That is something that City fans often point to in amazement and something that he has noticed, too. Sources close to the player say that while he is not necessarily annoyed, he is somewhat baffled by the lack of recognition.
His calm nature means he is happy to do his talking on the pitch, however, and why he is usually able to get the better of the world's best defenders no matter what is, or isn't, said about him.
Except when it's David Luiz, that is.
Aguero actually gets on well with the Brazilian off the pitch; they laughed and joked on the phone following the Argentine's two-footed stamp in 2013, and they have been known to exchange the odd message since.
But Luiz gets under Aguero’s skin more than anybody. The Chelsea centre-back taunts opposition forwards during matches, and when the two faced off at the Etihad Stadium last December he spent the game mocking City’s “pretty passing” but failure to capitalise on it. After 90 minutes of it Aguero had had enough, and launched an ugly two-footed lunge which left the Brazilian with a niggling knee injury for several months.
It was around that period when his trusted representatives were seriously weighing up the pros and cons of leaving City for the first time. Under the impression he was being forced out by Guardiola, the Aguero camp were ready to listen to Paris Saint-Germain's offer as the French club worked on signing a global superstar.
It has long been assumed that Aguero would fancy a return to Madrid at some stage, yet he had never previously agitated to leave, or encouraged any advances, and despite PSG's enquiries he was always keen to continue his quiet life in the Manchester suburbs. He will continue to do so until he is asked to leave, which may never happen given his positive reaction to Guardiola's demands.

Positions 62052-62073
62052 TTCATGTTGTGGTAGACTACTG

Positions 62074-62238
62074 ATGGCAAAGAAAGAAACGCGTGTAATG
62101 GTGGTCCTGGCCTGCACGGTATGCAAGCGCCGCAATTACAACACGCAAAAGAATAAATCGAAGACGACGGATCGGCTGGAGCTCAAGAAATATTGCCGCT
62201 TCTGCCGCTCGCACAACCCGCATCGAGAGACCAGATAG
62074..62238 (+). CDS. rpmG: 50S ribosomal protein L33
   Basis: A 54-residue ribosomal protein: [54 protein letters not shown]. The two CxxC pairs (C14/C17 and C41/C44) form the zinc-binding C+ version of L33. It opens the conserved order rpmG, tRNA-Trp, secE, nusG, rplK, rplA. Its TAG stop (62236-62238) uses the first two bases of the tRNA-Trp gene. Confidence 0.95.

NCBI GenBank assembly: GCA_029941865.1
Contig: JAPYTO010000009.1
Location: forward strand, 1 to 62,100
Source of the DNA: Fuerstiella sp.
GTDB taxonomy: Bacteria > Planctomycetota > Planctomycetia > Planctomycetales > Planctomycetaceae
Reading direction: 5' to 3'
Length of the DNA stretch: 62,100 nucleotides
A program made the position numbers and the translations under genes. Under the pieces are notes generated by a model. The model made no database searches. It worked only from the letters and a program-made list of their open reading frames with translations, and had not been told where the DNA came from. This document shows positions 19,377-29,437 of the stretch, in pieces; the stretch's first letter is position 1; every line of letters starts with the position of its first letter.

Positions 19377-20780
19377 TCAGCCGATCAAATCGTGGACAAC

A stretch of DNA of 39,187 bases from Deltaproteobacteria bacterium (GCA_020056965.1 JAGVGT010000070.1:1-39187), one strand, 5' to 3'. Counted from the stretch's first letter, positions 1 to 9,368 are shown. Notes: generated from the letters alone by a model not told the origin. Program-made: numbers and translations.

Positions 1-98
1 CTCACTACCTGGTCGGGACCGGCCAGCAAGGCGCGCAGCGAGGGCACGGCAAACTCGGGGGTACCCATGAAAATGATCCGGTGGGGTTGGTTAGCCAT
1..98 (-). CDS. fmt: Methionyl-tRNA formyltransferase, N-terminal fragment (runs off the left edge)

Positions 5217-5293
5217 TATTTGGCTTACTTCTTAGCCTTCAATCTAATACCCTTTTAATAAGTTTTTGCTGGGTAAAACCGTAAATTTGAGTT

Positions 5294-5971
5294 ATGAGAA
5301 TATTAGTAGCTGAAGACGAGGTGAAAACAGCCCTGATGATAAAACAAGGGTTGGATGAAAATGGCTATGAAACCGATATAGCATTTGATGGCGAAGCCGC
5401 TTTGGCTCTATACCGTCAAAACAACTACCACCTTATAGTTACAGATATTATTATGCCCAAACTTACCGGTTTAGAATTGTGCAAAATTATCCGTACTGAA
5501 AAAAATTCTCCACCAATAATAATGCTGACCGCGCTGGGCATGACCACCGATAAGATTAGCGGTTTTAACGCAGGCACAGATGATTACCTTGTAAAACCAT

As far as his relationship with the City boss goes, it is fair to say there is no smoke without fire. While fans are keen to put talks of a rift down to mere speculation, there has been friction between the two, yet nowhere near enough for the Catalan to wield his power, and the axe that did for Joe Hart, and nowhere near enough for the striker's performances to dip.
The Amsterdam crash may not have done Aguero any favours; Guardiola, despite public protestations, was indeed angry with the striker for being out of the country on a day off.
But, clearly, the striker has quickly put that behind him; he even protested that he could play against Chelsea, and breaking the club's scoring record so quickly upon his return shows that his main focus, as it always has been, is scoring goals and winning games.
Anybody who knows him will tell you the same. “Sergio is also a born winner.” Fresco says. “He’s not fond of losing and when it happens, he’s able to push forward and double down. He keeps going for more and fights until the end.”
Signorini concurs: “Fundamentally he loves what he does, he’s a guy in love with the game, he’s used to winning and he doesn’t like to lose.”
It is for these reasons, and not just the 178 goals, that Aguero has become an undisputed Manchester City legend.